13. 13. WHAT KIND OF LEADERS? <ul><li>The global event circuit creates the need for different types of leaders </li></ul><ul><li>Leadership arrangements in mega event bidding and delivery are complex and contested: </li></ul><ul><ul><ul><li>Politicians (central and local state) </li></ul></ul></ul><ul><ul><ul><li>Event owners </li></ul></ul></ul><ul><ul><ul><li>Sports administrators </li></ul></ul></ul><ul><ul><ul><li>Local Organising C o mmittees </li></ul></ul></ul><ul><ul><ul><li>Sporting celebrities? (PR wars) </li></ul></ul></ul><ul><li>At different points in the process of bidding and delivering diverse leadership skills required </li></ul><ul><li>T h ere are significant challenges in securing professed benefits when leadership focus is on delivery for event owner (e.g. IOC) and associated stakeholders (e.g. sponsors) – some signs of change as social leverage approach gaining ground </li></ul>
    14. 14. CASE STUDY: GLASGOW 2014 <ul><li>Distinctive shift in bidding from technical, infrastructure to emotional and ideological </li></ul><ul><li>Glasgow’s main competitor, Halifax, dropped out due to intense opposition from local host citizens – halifaxnoway.com </li></ul><ul><li>Abuja’s (Nigeria) strategy was an emotional one – “complete the circle” the Commonwealth Games had never been to Africa </li></ul><ul><li>Ultimately, the sanctioning body priorities won over as technical capability and ‘risk’ factors counted against Abuja </li></ul><ul><li>Glasgow won by stressing technical capacity/capability (a safe pair of hands) Additionally, citizen support (in the form of ‘Back the Bid’ campaign) proved decisive </li></ul><ul><li>G l asgow 2014 the culmination of planned and governed event policy over two decades - nothing left to chance as e conomic, social, cultural and environmental ‘legacies’ required in the name of accountability and transparency </li></ul>
    15. 15. CASE STUDY: QATAR 2022… <ul><li>Deliberate and intentional strategy to secure global sporting extravaganzas since 2001 </li></ul><ul><li>S p ort event ‘visibility’ a key strategy for global positioning </li></ul><ul><li>Ruling family patronage and absence of need for democratic consent provides competitive advantage in competition for global events (albeit popular uprisings in region recently could alter social contract) </li></ul><ul><li>Citizen involvement in policy formulation and implementation is minimal, part of a social contract that trades citizen rights for affluence </li></ul><ul><li>Though, determination to secure mega events (e.g. Olympics) has brought about change in civic realm – policy pragmatism </li></ul>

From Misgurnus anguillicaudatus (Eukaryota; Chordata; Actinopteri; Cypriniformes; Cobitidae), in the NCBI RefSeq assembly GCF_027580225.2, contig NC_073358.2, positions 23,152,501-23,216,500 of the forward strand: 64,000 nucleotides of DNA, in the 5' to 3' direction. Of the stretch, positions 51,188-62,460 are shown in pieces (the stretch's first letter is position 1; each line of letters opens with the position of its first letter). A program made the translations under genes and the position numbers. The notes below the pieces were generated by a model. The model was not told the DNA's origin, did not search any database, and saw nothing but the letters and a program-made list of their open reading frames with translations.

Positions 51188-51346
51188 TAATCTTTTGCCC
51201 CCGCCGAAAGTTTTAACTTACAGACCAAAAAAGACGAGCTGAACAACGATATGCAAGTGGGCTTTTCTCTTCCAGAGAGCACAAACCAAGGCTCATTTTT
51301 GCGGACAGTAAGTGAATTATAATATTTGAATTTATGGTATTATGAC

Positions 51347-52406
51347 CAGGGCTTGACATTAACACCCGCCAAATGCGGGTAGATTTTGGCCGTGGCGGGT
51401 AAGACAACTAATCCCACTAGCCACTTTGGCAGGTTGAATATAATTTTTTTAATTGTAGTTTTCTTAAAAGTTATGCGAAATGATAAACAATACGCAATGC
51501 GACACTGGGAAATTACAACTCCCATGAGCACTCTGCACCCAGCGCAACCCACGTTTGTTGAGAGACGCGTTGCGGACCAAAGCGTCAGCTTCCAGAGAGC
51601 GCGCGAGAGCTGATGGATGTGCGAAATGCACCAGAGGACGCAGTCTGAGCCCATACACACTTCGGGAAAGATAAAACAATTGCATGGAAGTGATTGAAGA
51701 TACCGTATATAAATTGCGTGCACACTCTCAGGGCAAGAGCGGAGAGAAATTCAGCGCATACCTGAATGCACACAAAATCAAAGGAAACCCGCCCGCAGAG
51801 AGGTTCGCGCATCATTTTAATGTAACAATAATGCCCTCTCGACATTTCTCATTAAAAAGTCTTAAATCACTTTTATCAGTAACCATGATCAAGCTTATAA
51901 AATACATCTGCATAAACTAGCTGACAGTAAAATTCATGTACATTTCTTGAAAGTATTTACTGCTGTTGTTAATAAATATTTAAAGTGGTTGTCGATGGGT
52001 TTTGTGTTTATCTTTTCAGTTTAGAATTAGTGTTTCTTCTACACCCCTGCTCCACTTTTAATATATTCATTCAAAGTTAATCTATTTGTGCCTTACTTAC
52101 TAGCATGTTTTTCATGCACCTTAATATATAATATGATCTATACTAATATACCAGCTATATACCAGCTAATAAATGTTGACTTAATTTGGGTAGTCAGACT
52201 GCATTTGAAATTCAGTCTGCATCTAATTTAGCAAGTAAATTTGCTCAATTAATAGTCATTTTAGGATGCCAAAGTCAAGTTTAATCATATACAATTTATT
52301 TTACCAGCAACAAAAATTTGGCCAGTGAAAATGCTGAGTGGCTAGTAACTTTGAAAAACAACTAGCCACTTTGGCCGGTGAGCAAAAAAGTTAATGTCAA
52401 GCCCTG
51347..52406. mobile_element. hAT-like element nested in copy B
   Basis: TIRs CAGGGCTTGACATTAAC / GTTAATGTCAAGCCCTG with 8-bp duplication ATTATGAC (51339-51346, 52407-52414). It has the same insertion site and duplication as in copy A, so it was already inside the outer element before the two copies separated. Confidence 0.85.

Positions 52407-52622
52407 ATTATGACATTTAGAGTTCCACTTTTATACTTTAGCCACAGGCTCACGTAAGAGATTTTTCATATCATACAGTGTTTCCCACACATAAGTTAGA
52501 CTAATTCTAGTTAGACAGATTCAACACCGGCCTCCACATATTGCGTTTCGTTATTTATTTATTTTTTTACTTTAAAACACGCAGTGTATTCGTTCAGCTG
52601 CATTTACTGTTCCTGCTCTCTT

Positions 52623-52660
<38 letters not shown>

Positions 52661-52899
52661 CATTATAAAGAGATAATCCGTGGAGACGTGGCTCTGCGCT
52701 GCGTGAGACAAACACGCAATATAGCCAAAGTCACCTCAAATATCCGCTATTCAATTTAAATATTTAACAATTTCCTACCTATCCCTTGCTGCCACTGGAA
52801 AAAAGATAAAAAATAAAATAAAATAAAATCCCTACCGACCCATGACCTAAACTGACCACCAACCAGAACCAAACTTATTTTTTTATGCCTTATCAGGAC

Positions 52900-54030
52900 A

16. 16. CASE STUDY: BRAZIL 2014/2016 <ul><li>Brazil’s President Luiz Inacio Lula da Silva made an impassioned plea in the last stages of voting to the South Americans and African IOC’s to give their votes to Brazil for 2016. He said: </li></ul><ul><ul><li>Brazil is the only great world economy never to have staged the Olympics…it would bring the games to the South American continent for the first time. This cannot be a privilege reserved for the rich nations” (27 Sept, 2009, Gamesbid.com) </li></ul></ul><ul><li>The emotional bid that was lost in Abuja, for the 2014 Commonwealth Games was won for Rio, 2016. It was their turn, it could be used to unite, develop and connect communities </li></ul><ul><li>Yet, already doubts expressed over 2014 World Cup and its likely ‘beneficiaries’: </li></ul><ul><li>If FIFA is not put in its rightful place, FIFA will soon have more power than our president and the World Cup will be the way FIFA wants it and not the way we should do it…FIFA could earn a little bit less so that the Brazilians can take part (Romario, Oct, 2011) </li></ul>
    17. 17. C O NCLUSIONS <ul><li>Mega sporting events are now a public policy tool and not just in the liberal democracies of the west </li></ul><ul><li>Events (the circuses) represent a good news story in times of political, economic and social uncertainty, but their legitimacy is open to greater critique as neo-liberal market models shows signs of fatal failure </li></ul><ul><li>Event leaders in the liberal democracies of the W e st face significant challenges to compete with nations with alternative governance arrangements if they are to be in contention for hosting mega events in the next decade </li></ul><ul><li>The responsibilities for ‘leadership’ of mega events is complex and contested, making the accrual of long-term, sustainable benefits problematic – ‘legacy’ continues to win over ‘leverage’ </li></ul><ul><li>This analysis is only the starting point on a journey towards creating a more critical engagement on the future of events as a credible policy vehicle </li></ul>